Raising financially confident vs. well-educated children can help parents and kids alike get the most out of life. According to Vanessa Bowen, financial coach and owner of Mint Worthy, good money habits start in early childhood and pay off in the long run. Everyone in the family and community benefits as children grow up and become financially responsible.
Good money lessons start forming from the second your child is born or even understands what money is. The key to good financial habits in kids is that there is no age restriction.
Early lessons lead to creativity and curiosity, meaning more opportunities to answer questions about topics like where the money comes from, how adults get paid, savings, education, toys and more.
Early money lessons nurture good financial habits
Most of us don’t remember how our parents dealt with finances, but behaviours like spending hesitancy or anxiety around budgeting are learned between birth and eight years of age as children gather and digest imperceptible clues. Aligning intelligent purchasing with passions induces happiness, research suggests, and children are emotional sponges. “Kids pick up on how we feel around money, and it shapes their relationship with it as certain adult behaviours develop into subconscious facts in their minds,” Vanessa explains.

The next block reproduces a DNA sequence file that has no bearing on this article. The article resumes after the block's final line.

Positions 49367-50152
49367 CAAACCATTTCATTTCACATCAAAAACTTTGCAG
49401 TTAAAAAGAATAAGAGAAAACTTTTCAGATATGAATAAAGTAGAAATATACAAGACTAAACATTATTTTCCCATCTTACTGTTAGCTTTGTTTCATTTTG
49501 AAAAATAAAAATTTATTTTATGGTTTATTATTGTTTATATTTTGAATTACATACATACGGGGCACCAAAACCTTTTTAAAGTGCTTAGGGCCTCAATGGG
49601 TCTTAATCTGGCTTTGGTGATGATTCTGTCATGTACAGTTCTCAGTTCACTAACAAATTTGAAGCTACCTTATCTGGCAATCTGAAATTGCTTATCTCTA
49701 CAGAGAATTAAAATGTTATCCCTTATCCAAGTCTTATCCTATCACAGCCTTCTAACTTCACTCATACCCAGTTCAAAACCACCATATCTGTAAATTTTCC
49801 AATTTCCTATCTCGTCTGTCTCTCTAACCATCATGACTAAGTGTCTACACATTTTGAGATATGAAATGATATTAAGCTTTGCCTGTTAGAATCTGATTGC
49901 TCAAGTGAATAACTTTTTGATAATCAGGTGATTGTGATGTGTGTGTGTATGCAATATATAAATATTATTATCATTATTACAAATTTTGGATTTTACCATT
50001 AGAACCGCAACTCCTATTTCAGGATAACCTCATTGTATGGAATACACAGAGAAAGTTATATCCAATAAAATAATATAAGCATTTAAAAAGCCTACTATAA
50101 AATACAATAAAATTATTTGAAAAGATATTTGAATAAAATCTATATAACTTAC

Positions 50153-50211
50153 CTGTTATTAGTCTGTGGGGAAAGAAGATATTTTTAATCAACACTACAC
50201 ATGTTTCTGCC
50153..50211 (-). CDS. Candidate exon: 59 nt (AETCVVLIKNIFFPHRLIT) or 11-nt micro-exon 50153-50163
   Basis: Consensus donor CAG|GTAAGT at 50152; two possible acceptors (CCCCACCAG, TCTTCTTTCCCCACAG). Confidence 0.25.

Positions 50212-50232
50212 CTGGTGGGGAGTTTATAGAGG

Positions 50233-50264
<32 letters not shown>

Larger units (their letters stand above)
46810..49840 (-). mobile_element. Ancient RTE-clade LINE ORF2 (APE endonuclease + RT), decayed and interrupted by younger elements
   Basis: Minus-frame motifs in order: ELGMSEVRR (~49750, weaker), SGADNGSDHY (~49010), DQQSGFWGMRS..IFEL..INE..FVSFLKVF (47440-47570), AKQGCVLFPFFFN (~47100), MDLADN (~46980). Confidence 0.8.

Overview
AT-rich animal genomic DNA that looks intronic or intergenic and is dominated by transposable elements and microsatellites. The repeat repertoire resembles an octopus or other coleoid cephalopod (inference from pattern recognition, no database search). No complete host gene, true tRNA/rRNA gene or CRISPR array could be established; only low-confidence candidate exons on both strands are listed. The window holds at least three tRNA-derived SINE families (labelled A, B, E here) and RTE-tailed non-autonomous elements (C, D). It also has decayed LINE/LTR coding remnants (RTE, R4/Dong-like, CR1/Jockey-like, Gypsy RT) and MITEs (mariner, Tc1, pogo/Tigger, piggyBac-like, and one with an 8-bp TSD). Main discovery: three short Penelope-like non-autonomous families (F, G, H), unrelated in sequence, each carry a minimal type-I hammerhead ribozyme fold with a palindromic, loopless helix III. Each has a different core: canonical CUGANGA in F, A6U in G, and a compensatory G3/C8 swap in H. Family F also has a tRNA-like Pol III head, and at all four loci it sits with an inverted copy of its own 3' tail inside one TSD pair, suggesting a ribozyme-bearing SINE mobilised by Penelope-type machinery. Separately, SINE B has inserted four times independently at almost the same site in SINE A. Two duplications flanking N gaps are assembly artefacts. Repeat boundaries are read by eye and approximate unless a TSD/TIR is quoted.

Good financial habits let everyone get more out of life and learn new mindsets as a family. Many parents are used to the idea that children should be left out of family finances. Vanessa argues you should include them. “We have to bring kids in the conversation from the minute that they can understand.”
In times of economic stress, open-mindedness and creativity can make a difference.
Half of younger Canadian consumers like Millennials and Gen Z have shown a heightened concern of overextending their finances and a willingness to embrace technology like digital debit payments to shift out of bad spending habits and to control costs.
Money education doesn’t have to be so serious
Easing everyone into incorporating money and budgeting into everyday decisions can make life more joyful and less stressful. Some of the best lessons can be simple. Take concepts like a big trip and simplify them so that kids understand. Here are a few tips to get started:
1. Include the whole family in big decisions.
Get kids excited about saving for something big — like a trip or a backyard treehouse. Talking about big changes or purchases you want to make and incorporating the kids’ ideas in the results will get them eager to participate in the saving and planning required. More importantly, it will make the kids feel like they’re being trusted and their opinions are valued and included.
2. Make budgets fun
Budgeting as a family can spark creativity and lead to financial freedom. You’ve got a big idea all planned out and got everyone excited? Take that same energy to explain to kids what you’ll need to do as a unit to make it happen. If you need to cut back in some areas like eating out or want the kids to start pitching in small amounts from their savings to get them invested in the changes they get to be a part of, family budget meetings can make everyone feel included. For ideas, learn from other parents’ stories to help you secure your financial future.